Figure 2: ‘Step-up’ with FIDO-based Authentication
The full value of the integration of the two scenarios presume the existing applications can request of the Authentication Authority a FIDO-based authentication, or use a specific FIDO authenticator. The request for FIDO-based authentication can be explicit or implicit, by indicating a policy name or an assurance level that requires a FIDO authenticator. Alternatively, the Authentication Authority may enforce FIDO-based authentication by default for all users, a group of users or under certain conditions pre-defined by the Application Provider.
By allowing the user to register a FIDO authenticator with a trusted Authentication Authority and then utilize that FIDO authenticator across applications without needing to be registered directly with each one of them, federation enhances user experience, improves security, and “amplifies” FIDO deployment.
It is important to note that the trust model in FIDO and in federation protocols is different.
- With FIDO, there is direct trust between the user and the Application Provider. The Application Provider deploys a FIDO server in its infrastructure to store a user’s public credential and directly authenticate users. The Application Provider is referred to as FIDO Relying Party (RP).
- With federation protocols, the trust between the user and application provider is indirect. The trust is established between the user and the Authentication Authority, and between the Authentication Authority and the Application Provider. The user authenticates to the Authentication Authority, and the Authentication Authority issues an assertion about the identity of the user to the Application Provider.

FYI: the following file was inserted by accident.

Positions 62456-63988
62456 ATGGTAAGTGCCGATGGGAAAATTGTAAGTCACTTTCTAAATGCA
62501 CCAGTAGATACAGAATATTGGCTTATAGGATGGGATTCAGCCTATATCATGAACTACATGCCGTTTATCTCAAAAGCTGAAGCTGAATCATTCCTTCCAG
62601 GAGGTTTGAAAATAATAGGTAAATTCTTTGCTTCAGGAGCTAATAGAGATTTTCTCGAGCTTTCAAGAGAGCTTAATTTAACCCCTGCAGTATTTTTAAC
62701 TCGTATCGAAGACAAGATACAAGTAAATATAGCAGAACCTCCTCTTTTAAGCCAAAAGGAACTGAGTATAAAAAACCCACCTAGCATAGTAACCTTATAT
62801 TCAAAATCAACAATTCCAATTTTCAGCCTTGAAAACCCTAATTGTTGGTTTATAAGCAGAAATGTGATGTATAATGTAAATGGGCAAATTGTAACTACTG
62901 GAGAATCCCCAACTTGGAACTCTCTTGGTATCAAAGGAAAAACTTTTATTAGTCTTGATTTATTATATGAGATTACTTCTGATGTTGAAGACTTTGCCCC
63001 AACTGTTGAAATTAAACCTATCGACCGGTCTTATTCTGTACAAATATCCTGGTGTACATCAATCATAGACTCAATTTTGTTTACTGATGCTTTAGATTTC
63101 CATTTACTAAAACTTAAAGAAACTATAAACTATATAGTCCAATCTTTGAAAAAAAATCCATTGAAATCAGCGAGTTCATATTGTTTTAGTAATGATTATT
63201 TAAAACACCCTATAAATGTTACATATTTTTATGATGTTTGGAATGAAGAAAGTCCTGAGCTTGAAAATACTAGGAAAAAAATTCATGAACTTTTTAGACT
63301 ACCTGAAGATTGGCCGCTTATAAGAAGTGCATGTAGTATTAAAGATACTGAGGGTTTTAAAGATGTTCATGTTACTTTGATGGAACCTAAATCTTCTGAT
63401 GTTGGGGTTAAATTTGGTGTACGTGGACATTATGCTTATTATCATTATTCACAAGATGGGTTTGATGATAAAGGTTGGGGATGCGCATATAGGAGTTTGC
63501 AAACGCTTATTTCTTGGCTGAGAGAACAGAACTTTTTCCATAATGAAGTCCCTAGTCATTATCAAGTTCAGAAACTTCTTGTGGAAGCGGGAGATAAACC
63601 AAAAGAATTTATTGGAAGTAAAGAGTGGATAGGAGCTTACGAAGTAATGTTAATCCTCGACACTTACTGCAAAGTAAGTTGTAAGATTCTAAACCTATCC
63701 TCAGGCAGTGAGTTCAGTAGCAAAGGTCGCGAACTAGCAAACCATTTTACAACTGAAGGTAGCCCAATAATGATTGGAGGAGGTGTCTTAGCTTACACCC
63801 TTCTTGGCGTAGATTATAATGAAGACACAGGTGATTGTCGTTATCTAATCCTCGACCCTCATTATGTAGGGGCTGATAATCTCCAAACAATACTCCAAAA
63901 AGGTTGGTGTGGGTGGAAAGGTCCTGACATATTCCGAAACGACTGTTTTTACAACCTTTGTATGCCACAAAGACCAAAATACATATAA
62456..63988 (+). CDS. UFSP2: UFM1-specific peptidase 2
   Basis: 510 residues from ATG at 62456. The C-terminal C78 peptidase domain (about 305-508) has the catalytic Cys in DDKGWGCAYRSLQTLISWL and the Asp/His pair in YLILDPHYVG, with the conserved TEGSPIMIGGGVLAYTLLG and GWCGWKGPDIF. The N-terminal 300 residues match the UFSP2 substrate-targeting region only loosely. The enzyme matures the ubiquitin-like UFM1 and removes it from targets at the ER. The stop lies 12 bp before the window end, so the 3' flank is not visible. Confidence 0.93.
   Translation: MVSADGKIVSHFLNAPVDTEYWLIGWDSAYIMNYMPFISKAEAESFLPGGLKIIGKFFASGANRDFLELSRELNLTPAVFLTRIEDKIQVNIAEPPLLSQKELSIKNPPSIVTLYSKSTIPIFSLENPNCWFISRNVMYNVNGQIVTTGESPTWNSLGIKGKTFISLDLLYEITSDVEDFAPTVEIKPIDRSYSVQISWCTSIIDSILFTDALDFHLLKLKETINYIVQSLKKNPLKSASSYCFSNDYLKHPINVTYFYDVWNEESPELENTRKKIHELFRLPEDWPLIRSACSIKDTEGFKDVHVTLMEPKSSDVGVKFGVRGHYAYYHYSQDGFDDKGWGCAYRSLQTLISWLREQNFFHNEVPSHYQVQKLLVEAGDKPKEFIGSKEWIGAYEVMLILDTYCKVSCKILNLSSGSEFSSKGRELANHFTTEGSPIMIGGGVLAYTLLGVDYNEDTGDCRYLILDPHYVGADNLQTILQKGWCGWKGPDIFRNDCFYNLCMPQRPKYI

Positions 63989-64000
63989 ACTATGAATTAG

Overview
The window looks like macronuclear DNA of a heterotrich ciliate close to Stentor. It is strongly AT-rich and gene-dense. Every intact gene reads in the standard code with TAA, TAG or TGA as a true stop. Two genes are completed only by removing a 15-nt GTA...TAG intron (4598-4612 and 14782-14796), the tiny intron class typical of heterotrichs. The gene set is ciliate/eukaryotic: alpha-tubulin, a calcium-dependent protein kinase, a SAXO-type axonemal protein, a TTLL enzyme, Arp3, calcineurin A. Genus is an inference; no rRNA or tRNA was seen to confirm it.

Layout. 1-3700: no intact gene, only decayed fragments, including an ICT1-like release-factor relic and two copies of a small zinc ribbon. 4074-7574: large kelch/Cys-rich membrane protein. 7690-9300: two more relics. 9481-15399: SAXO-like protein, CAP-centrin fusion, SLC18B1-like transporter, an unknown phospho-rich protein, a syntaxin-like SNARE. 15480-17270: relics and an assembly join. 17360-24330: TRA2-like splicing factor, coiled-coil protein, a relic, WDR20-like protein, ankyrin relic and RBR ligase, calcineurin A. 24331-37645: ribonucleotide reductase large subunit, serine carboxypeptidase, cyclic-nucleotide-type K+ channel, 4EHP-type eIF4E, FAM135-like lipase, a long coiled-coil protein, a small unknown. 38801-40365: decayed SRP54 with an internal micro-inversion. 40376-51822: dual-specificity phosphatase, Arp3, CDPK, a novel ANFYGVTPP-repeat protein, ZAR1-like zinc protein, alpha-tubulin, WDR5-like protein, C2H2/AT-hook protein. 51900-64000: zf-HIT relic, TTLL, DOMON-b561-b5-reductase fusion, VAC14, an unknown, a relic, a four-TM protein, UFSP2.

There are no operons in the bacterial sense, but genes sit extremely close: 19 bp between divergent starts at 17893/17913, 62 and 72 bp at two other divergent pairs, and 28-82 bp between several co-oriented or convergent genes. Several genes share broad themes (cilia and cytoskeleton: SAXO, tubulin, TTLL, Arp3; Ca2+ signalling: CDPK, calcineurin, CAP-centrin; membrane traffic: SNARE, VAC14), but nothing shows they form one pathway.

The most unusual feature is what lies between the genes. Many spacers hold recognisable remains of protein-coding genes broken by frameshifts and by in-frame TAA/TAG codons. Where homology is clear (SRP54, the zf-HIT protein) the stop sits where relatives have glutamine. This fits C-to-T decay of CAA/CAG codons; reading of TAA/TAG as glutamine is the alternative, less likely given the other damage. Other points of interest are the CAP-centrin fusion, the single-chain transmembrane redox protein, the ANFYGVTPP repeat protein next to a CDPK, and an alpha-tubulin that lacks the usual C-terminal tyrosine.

In a combined FIDO and federation environment, the Authentication Authority acts as a FIDO RP.
FIDO answers emerging needs for rapidly changing enterprise environments, but also extends and builds on legacy protocols such as federation protocols to preserve existing functions and workflows. This way, enterprises can take advantage of FIDO security and usability benefits in the most cost effective way. To learn more, download and read the white paper.
In the paper, you will find detailed information on how FIDO can be integrated with leading federation protocols, namely SAML, OIDC, and OAuth, including how:
- A SAML Service Provider (SP) requests from the SAML Identity Provider (IDP) that user authentication be FIDO-based.
- A SAML IDP returns a SAML Assertion to the SP indicating that user authentication was performed using FIDO.
- A OIDC RP requests from the OIDC Provider that authentication be FIDO-based.
- An OIDC Provider returns a token to the RP indicating that user authentication was performed using FIDO, and how.
- FIDO could be leveraged in OAuth2 environments for user authentication prior to user consent and authorization to access a protected resource.
FIDO TechNotes highlight aspects of the FIDO specifications that are important for practitioners to understand. TechNotes shed light on architectural choices, explain best practices, and give guidance to deployers of the technology. TechNotes are part of an on-going FIDO series featuring the technology and evolution of the FIDO Alliance.